Just in case you need some inspiration at the beginning of the most active part of the beekeeping year….
I like the impression created here that swarming is part of beekeeping and not the disaster some beekeepers make of it. I also like the enticement she uses, no, not to attract Troy, but to attract the bees to the hive with herbs and honey. I wonder what kind of herbs?
I am reading, in ebook form, Far from the Madding Crowd at the moment. But this form seems a very pleasant way as well. For more of the book or others see CCProse Audiobooks.
My little darlings are really busy of late, not just with the pollen and nectar gathering, but also with the water collection. I have been sitting in a particularly sun-drenched corner of my garden, by my much-neglected greenhouse, and have been entertained with their comings and goings at a favorite watering spot–an unused flower pot (the birds like it too). It is still as Zen as it has been in the past.
But, beekeeping is not all sitting in sunny spots watching the bees. I am going to have to assemble at least one super for my swarm bees (one of my own swarms that I didn’t give away last summer). They have been very busy indeed. So much so that they have been making me feel guilty about my neglect: they have one of those mouse-hole type guards over the front to prevent robbing, but last week it was partially blocked by some plastic wrap they seemed to be attempting to drag through it. Where did the plastic wrap come from, you ask? Why, it is what I wrapped their fondant in so it didn’t get all melty and sticky over the frames. I guess some girls were trying to give me the hint that they were finished already with the fondant…
I wish I knew a spider expert. For the past few weeks, Cheryl has been curled up in a corner of the ceiling during the days and comes out to hang only at night. But more worrying is the condition of her web: there’s a dried bee there that I threw to her weeks ago, some bits of fluff, all of which tells me she hasn’t been re-spinning her web. I can’t tell whether she’s hungry, dying, laying eggs or what.
My girls do keep me guessing….
I’m one of those beekeepers who frets about swarming. I’m working on it, working on it….
I try not to fret, but not as sanguine as I make myself out to be…
Wow, I never knew anyone who threw insects into a spider’s web. Hope Cheryl is OK.
I hasten to tell you that they are dead, usually bees I have fished out of our watering dishes. Cheryl did get some live action the other night–some unsuspecting spider seemed to have wandered close to her web and it was really interesting (and a bit creepy) to see her reel it in….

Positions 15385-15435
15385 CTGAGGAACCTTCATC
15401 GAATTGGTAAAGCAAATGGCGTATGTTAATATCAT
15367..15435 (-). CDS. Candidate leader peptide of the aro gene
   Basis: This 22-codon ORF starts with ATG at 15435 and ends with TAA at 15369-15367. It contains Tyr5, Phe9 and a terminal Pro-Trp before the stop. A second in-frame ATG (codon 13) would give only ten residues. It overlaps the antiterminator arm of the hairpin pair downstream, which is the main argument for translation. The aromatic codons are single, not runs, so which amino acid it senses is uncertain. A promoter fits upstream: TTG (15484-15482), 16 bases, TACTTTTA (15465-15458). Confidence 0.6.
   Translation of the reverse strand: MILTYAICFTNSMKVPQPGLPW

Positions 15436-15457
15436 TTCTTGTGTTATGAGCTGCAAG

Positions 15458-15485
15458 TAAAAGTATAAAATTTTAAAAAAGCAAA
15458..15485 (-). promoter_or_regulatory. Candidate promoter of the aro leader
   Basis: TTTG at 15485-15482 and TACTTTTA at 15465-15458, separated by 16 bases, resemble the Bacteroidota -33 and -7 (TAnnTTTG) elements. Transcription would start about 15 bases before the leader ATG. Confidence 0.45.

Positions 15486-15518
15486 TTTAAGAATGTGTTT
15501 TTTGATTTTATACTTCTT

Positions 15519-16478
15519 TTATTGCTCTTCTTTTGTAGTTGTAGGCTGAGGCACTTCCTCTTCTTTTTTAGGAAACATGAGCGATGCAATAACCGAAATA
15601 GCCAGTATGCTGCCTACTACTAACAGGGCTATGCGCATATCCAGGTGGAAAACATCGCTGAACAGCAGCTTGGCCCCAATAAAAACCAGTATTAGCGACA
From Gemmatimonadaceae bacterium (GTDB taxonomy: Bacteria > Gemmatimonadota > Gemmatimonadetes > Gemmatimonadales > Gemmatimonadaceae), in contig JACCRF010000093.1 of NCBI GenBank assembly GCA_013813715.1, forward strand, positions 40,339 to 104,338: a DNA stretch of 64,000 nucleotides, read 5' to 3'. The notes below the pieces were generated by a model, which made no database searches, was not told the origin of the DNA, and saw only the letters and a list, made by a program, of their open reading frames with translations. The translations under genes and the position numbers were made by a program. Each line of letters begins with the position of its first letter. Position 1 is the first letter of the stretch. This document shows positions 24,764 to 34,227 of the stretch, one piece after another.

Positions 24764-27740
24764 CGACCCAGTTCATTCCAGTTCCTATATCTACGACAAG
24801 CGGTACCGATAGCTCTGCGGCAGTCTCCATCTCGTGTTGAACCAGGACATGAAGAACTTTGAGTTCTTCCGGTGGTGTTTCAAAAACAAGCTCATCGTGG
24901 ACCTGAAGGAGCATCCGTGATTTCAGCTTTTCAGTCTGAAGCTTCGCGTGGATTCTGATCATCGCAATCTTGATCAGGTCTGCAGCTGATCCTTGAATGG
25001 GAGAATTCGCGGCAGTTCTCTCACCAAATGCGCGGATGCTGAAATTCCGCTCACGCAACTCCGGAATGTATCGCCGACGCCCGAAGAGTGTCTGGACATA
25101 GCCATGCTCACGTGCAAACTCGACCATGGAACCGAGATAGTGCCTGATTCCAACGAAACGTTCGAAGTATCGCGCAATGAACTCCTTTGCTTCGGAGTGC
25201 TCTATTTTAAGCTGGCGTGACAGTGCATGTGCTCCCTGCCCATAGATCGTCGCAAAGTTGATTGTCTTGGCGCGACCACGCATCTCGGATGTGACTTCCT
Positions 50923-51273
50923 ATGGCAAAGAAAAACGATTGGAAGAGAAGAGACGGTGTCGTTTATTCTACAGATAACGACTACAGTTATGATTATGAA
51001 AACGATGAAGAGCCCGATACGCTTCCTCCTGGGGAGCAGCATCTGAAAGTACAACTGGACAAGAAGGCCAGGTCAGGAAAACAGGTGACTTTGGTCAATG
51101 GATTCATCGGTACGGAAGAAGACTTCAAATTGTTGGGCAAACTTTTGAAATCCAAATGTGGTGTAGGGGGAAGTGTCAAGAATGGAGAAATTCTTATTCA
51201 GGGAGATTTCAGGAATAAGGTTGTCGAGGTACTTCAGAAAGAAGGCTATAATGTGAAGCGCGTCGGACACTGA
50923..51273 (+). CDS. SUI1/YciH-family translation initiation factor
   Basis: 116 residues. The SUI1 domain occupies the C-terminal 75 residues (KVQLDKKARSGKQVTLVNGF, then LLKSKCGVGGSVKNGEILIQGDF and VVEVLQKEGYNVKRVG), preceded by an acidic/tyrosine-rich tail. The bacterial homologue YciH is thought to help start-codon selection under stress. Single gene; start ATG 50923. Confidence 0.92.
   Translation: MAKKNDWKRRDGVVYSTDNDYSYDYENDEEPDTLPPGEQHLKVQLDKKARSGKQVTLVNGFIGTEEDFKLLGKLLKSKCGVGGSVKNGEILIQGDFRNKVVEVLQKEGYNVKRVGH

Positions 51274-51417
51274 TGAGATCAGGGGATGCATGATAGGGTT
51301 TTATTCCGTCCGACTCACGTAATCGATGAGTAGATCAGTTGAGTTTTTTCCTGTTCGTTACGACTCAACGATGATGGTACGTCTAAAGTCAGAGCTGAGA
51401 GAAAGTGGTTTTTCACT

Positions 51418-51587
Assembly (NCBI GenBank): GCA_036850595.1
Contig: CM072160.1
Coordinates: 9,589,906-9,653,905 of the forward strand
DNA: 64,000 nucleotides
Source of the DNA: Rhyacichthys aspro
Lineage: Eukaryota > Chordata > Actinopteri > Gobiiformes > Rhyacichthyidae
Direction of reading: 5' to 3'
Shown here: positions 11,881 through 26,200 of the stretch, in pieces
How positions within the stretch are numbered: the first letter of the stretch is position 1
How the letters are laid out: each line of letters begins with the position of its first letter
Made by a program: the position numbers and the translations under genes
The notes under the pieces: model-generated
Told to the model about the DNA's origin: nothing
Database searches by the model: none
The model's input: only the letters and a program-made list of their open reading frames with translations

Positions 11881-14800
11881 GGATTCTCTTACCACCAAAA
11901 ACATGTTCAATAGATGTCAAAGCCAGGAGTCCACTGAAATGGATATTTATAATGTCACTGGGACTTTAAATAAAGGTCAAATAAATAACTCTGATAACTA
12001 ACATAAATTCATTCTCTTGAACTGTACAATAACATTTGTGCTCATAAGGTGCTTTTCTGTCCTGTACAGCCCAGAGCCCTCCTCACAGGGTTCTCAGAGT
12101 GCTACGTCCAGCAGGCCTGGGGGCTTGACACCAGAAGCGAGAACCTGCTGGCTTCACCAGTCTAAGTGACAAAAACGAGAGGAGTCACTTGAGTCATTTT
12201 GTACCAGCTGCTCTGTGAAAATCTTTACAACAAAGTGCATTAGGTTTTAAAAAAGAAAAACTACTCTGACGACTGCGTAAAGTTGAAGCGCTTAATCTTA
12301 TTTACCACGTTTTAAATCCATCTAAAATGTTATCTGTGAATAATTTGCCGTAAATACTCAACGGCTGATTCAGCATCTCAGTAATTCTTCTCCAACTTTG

Meant to mention Cheryl–hopes she’s just resting on her bee laurels and that she lives a long and happy spider life.
Which begs the question: what’s a long spider life?
I’m almost ashamed of it, but just to see what would happen (as if I didn’t know) I snagged a wasp flying into a ground nest. I carefully caught it in a net so I could toss it (alive) into a garden spider web…then I shot some video of it. 🙂
My brother supplied the very creepy music.
http://solarbeez.com/2012/10/27/wasp-on-in-web/ I’m not sure of her name because she didn’t hang around long enough. 🙂
Well, you knew what was going to happen. And is this a bit of anti-waspishness? (‘I was much relieved when I realized it was a wasp’). Still, excellent video, makes me ashamed of my less than amateurish attempts at filming Cheryl. I do have to admit to mixed feelings watching it though: fascination at watching the process, learning about it, and a bit of soft-heartedness at watching the struggles of the wasp. And, that’s one big-ass spider! Puts my Cheryl to shame!
What a nice voice the narrator has. What is the suggestion Troy makes to Bathsheba at the end of the chapter?!
Yes, intriguing to hear the Irish accent try to reproduce some Dorset-type conversation. Emily, now, telling you what happens next would be a no-no. I’ll give you this much: it has to do with swords….
It is done rather well in the Julie Christie/Terence Stamp film version. Should you wish to see the clip then Google “Bathsheba Troy sword scene”.
Now, don’t ruin it for Emily. I was trying to get her to read the book!
Have you read the complementary autumn story about beekeeping from Under the Greenwood Tree? Here is a link: http://www.online-literature.com/hardy/greenwood-tree/23/
Excellent, Philip! But far from complementary, rather the antithesis. I think the beekeepers reading this blog would be more horrified reading this passage than watching solarbeez’s (another comment) video on a spider mummifying and killing a wasp…
I agree but that’s why I posted the comment, the Chapter shows how the Victorians had so little concern about wildlife, for them it was just disposable.
I would hesitate to make such a sweeping statement, but yes, there attitude towards nature was on the whole different from ours….
Was it a house spider because they don’t spin webs or really they are messy things.. She could be molting or getting ready to lay eggs or maybe it’s a male.. House spiders live about a year..
No, this is one is definitely a spinner, some form of orb spider. She’s been with us since November, so she is getting on in months….